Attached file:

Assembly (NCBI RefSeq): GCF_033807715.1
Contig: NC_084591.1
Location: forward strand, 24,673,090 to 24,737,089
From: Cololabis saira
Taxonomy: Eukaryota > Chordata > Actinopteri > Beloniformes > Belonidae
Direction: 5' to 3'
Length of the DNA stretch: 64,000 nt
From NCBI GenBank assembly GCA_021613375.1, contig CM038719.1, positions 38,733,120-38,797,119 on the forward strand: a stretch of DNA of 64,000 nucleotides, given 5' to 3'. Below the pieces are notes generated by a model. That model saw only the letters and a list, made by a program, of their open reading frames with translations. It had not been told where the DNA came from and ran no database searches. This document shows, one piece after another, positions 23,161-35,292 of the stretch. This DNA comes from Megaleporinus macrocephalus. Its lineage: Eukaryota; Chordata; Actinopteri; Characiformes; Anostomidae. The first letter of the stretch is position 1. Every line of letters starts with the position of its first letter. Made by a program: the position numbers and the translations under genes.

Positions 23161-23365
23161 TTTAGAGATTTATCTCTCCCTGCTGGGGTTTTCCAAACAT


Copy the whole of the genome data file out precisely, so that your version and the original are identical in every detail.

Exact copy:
Assembly (NCBI RefSeq): GCF_033807715.1
Contig: NC_084591.1
Location: forward strand, 24,673,090 to 24,737,089
From: Cololabis saira
Taxonomy: Eukaryota > Chordata > Actinopteri > Beloniformes > Belonidae
Direction: 5' to 3'
Length of the DNA stretch: 64,000 nt
From NCBI GenBank assembly GCA_021613375.1, contig CM038719.1, positions 38,733,120-38,797,119 on the forward strand: a stretch of DNA of 64,000 nucleotides, given 5' to 3'. Below the pieces are notes generated by a model. That model saw only the letters and a list, made by a program, of their open reading frames with translations. It had not been told where the DNA came from and ran no database searches. This document shows, one piece after another, positions 23,161-35,292 of the stretch. This DNA comes from Megaleporinus macrocephalus. Its lineage: Eukaryota; Chordata; Actinopteri; Characiformes; Anostomidae. The first letter of the stretch is position 1. Every line of letters starts with the position of its first letter. Made by a program: the position numbers and the translations under genes.

Positions 23161-23365
23161 TTTAGAGATTTATCTCTCCCTGCTGGGGTTTTCCAAACAT